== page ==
“It's not that hard,” Alex blatantly lied as he probed a titanium skull. It appeared to be the same size as his own head. “We have much technology to share, it would seem. Androids have always fascinated me, but I don't think I could build a Marvin, let alone a Daneel.”

“It's not that hard,” Aleksander replied, grinning. “Synthetic skin is the trickier part... And the eyes.” He whistled to himself. “The eyes are the hardest to make look authentic. But with patience, anything is possible.”

“Skin? Eyes?” Alex stared at the naked skull in his hands. “You've got realistic human robots?” He burst into a broad grin, eyes alight with curiosity. “Can I see?”

“Certainly.” He turned around and took a step towards the exit to the hallway. “This way.”

Alex nearly bounced with excitement, but was reluctant to relinquish the skull back to the scrapheap: for some reason, he felt an attachment to the thing. Having noted that the size of it was roughly equivalent to his own head, he had made the logical assumption that his other self had been trying to build the robots in his own image.

In Alex's image.

He thought of what it would be like, to see a room full of robotic duplicates, and somehow found it much stranger than meeting a natural biological duplicate. For a moment he had even posited that his other self, that he had been spending the last few hours with, was such an android, but Aleksander's admission of being unable to build an artificial intelligence squashed that idea. Nevertheless, even if the menagerie of robots was nothing more than a very expensive series of mannequins, it would be well worth the visit.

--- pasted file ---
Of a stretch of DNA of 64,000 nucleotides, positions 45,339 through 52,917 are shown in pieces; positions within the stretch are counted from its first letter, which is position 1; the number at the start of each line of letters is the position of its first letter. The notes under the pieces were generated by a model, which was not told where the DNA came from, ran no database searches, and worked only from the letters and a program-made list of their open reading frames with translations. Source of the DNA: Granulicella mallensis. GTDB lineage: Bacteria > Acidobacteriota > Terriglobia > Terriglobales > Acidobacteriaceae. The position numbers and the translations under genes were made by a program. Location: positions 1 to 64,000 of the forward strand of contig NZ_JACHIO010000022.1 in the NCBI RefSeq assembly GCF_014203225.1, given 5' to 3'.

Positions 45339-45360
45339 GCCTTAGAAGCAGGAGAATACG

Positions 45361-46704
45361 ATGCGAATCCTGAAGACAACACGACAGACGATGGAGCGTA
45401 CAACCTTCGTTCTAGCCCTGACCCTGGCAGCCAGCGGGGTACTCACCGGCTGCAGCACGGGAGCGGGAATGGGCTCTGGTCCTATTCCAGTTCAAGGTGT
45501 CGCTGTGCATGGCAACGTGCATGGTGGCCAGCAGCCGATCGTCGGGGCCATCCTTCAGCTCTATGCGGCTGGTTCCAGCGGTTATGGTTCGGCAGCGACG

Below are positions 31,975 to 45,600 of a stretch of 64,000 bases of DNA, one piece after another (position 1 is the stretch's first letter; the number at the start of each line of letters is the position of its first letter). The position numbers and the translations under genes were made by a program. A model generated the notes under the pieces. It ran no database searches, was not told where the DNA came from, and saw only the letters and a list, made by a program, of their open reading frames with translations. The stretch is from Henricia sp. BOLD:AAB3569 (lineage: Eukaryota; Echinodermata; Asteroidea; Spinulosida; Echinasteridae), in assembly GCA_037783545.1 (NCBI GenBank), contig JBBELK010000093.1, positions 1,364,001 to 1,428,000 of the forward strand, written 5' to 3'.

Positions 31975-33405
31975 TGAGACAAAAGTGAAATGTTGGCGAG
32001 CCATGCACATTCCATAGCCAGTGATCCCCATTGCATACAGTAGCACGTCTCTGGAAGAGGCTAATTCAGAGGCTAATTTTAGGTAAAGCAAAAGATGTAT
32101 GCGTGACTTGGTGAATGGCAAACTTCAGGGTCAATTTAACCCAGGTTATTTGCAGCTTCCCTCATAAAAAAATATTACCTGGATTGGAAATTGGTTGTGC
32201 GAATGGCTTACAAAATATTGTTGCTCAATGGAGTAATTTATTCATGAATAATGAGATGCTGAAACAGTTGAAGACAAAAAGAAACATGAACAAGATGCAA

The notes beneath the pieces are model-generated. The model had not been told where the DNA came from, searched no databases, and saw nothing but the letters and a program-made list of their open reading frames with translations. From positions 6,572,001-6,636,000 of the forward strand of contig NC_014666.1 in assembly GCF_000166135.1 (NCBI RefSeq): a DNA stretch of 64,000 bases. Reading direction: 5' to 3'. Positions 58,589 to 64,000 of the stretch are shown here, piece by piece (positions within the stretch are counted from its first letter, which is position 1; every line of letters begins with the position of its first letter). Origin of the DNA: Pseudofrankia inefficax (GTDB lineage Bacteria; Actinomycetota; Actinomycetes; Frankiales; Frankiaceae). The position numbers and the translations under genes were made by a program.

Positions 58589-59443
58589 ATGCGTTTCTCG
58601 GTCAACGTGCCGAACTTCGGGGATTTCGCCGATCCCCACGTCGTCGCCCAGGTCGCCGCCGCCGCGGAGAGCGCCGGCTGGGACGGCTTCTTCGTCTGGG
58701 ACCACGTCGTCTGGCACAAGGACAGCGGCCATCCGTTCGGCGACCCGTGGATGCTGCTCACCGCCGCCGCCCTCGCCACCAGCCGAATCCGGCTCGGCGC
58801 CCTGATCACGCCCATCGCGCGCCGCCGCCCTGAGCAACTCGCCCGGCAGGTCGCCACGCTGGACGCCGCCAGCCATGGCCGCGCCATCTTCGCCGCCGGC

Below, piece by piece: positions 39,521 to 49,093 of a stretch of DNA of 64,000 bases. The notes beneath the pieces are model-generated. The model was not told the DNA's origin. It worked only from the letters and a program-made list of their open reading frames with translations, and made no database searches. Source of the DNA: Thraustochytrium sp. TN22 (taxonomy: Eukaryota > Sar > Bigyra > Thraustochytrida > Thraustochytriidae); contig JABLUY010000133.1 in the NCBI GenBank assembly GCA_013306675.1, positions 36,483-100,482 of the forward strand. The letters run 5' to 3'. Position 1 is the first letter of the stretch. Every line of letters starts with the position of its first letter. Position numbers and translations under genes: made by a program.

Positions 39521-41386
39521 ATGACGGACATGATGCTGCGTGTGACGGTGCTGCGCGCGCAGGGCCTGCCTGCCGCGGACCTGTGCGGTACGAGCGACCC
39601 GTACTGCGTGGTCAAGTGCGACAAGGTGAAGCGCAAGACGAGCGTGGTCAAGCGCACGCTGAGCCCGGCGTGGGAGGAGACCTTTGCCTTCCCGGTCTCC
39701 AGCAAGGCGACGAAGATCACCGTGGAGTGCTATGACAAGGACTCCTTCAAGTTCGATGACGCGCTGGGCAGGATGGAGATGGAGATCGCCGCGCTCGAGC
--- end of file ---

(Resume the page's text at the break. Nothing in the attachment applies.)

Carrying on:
Especially if, as Aleksander had said, the machines had realistic features. There were plenty of robots in Alex's own dimension, but they were always obvious to the eye: some were elaborate clockwork skeletons, others exaggerated humanoids with thin arms and gigantic hands. The most manlike machine he knew had glowing circuits visible through thinner parts of the obviously artificial green skin. But the artificial intelligences were indeed highly advanced.

If he could bring the two technologies together, it would be possible to have a whole race of cybernetic organisms, totally indistinguishable from normal men. Whether or not this was a good idea didn't really cross Alex's mind, as he'd already read enough science fiction to know the costs and benefits of such a momentous development, and had long since delegated it to the status of “Good Idea! Be careful.”

Having sufficiently built up a dangerously high level of excitement due to his internal thought processes, Alex resumed following his alternate self out of the room, leaving the mechanical graveyard behind him only to return a few moments later tossing the skull into the air repeatedly. He sighed as he reached the pile, kneeling down to carefully place the head between a limbless torso and a detached arm.

It grinned up at him, empty sockets seeming to stare right through him. For some reason, skulls always seemed to be grinning, as if the corpse was mocking the foolish desires of the living man. In the case of this robot, perhaps it was amused with Alex's curiosity and random attachment to well-shaped hunks of titanium.

He chuckled to himself and patted it on the top of the head. Before finally turning and leaving to rejoin his patient comrade, he gave it his goodbyes.

“Farewell, Yorrick. I never got to know you.”